After having only released her debut single “Tough Love” towards the end of last year CXLOE has toured the country supporting the likes of Alison Wonderland, MOZA and George Maple and has raked up 292,000 Spotify streams on the fiery lead single. The Sydney songstress has relocated to Los Angeles and reflected on her experience of trying to fit into the LA lifestyle with a dark and moody new track. “Monster” is a continuation of the dark electronic pop that “Tough Love” introduced but is a lot more grittier in it’s delivery. It’s less polished and is instead more DIY and angsty. It has already clocked 466,000 streams on Spotify and is continually growing. She has cemented herself as an artist that you NEED to see an eye one because after witnessing her live set she has a lot of incredible unreleased music that you are going to FREAK over. Recently I chatted to CXLOE about why Los Angeles is so toxic for new artists, how surrounding herself with the right people has changed her perspective on things and why she’s decided to stay an independent artist at the moment. Check out the very candid chat here;

TB: Your new single “Monster” has a darker and grittier sound to it compared to your pop polished debut single. What was inspiring you sonically while you were in the studio this time around?

C: I was working with different producers this time around so I think that always affects the feel and darkness of the song. But I think the content I was writing was a lot darker and the word monster kind of already determines that sound and vibe. But the content was a lot darker than “Tough Love” and so I used that to guide the producers to the world I wanted it to sit in. “Monster” is about looking at yourself and not being happy with what your staring back at. So it is essentially very dark.

TB: You’ve also said that “Monster” reflects on your move to LA and trying to fit into the toxic scene over there. What do you think about LA that makes it so toxic?

C: There are so many things. The hungriness of everyone around you, like no one cares and it’s just every man for themselves. And I think coming from Australia where everyone is so supportive it’s a bit of a shock because that’s not the way it is here. So you’re thrown into this world of dog eat dog and it kind of slaps you in the face being an Aussie. So essentially that’s how I felt because I didn’t know how I was meant to talk to people and who I was meant to talk to and maybe I was meant to go out every night or I was meant to stay with these people or say this. And I think it was just me trying to figure out what to do.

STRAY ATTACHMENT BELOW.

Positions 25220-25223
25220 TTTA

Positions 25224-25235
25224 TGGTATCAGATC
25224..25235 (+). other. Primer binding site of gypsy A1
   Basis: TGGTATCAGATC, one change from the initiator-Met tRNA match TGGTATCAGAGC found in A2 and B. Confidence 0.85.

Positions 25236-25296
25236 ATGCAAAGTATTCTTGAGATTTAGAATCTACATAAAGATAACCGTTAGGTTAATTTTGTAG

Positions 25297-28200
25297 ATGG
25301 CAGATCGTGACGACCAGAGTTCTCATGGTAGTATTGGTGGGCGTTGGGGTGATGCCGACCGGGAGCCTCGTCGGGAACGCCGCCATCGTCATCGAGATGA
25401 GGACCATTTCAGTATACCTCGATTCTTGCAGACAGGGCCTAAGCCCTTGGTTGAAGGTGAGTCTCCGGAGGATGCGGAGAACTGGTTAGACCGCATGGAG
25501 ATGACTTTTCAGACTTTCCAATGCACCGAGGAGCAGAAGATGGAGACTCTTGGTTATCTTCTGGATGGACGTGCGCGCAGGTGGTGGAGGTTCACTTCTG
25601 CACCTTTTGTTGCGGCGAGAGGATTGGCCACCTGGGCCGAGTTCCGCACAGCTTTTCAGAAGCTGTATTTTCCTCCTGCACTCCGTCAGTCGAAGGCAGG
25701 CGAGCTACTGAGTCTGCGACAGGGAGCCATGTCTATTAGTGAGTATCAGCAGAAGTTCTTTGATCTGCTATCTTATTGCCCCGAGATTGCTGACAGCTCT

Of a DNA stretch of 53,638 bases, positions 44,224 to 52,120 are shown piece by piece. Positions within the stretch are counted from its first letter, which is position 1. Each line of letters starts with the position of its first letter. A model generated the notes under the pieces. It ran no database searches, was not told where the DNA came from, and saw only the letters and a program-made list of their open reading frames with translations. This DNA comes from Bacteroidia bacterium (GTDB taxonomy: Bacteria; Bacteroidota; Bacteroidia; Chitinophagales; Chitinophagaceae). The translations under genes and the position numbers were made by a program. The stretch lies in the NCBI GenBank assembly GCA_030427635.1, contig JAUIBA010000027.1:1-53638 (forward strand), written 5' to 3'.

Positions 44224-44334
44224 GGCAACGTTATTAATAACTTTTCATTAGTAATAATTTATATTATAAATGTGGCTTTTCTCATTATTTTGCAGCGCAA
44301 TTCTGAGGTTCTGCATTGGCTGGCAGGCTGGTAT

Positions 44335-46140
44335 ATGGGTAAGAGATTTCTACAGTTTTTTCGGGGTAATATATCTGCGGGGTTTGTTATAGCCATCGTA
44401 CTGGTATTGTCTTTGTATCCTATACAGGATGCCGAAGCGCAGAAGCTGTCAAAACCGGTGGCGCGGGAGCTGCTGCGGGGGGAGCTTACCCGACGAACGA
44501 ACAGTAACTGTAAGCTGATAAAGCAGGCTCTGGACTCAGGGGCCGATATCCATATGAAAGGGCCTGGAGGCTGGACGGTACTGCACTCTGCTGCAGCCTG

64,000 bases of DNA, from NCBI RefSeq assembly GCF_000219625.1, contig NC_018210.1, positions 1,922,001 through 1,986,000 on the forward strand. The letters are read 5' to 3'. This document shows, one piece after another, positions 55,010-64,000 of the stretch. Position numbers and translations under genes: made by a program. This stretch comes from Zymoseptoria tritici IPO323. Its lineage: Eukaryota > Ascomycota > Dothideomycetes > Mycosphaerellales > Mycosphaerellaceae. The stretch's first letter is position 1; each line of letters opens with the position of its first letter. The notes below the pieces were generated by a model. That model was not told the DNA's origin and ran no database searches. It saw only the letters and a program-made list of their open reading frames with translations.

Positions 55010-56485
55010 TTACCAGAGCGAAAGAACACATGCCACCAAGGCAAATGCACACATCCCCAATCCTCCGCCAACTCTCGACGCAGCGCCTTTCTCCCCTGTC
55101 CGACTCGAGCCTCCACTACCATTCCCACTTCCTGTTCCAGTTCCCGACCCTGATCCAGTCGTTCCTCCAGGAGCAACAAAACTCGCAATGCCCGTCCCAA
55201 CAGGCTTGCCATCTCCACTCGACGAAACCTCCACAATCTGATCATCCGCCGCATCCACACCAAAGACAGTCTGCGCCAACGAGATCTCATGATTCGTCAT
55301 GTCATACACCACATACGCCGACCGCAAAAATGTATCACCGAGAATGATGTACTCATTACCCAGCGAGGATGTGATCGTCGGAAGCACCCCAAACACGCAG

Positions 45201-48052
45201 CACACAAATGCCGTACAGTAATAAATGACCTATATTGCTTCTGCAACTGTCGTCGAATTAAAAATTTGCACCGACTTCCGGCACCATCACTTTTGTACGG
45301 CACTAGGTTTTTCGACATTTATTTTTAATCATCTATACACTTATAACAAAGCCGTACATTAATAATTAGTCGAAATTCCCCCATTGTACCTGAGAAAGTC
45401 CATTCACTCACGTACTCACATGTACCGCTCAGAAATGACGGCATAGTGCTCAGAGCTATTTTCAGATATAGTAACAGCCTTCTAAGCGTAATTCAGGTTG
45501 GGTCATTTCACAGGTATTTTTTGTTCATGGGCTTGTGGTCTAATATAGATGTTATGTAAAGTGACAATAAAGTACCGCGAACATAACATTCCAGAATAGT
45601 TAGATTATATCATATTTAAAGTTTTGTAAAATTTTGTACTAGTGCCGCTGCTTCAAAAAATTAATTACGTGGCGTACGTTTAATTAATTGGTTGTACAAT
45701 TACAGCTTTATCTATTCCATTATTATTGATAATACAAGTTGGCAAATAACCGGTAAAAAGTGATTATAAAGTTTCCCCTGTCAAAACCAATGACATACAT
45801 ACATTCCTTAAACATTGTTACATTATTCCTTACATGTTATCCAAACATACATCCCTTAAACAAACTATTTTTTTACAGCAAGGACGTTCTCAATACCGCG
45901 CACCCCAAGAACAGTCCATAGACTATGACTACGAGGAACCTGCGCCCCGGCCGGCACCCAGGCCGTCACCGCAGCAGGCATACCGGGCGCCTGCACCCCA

TB: LA really is so different because it can be so cut throat compared to Australia where we are so much more laid back. But I find there to be such a big difference between East Coast and West Coast. Like New York seems to be a lot more supportive and more about the art compared to LA.

C: LA is a lot of talk and is more of a scene where as I find people in New York actually get shit done. In New York they are up at 8 and they’ve done their run before they’ve got to work and in LA they are up at 1 and then starting working at 3. It’s very different.

TB: Your debut single “Tough Love” explores letting your guard down. So how did you approach your songwriting for this project to allow yourself to be so intimate?

C: Honestly I think because it broke me down so much coming over here that there was nothing left of me to care anymore. I’m vulnerable and I want to write about what I want to write about and I don’t care what anything thinks. If I hadn’t of come over here I think I would’ve been so hung up on what this person would think or what this person would say where as now I just don’t really care. After being here I think being intimate in a song didn’t seem like a big deal to me because when you do come over here you are bare you are literally naked because everyone sees how lonely it is and everyone is in the same boat. There really is no point hiding any part of you.

TB: You’ve also said that this song is about finding the strength in yourself in an industry which can be quite patronizing to females at times. So what would you like to say to females who are scared to be themselves or are confused with the current state of the world?

C: It is so patronizing, I could speak about this for hours *laughs*. I remember my first sessions where I was constantly spoken down to and I was made to believe that I was so young and immature so my direction wasn’t taken seriously. Like if I was in a session and I would say I want to do this then my idea was immediately shut down and I would have to listen to whatever the producer wanted. You can say no but it doesn’t matter to them, its pretty intense.

TB: And what would you like to stay to females who are scared to be themselves or confused with the current state of the world?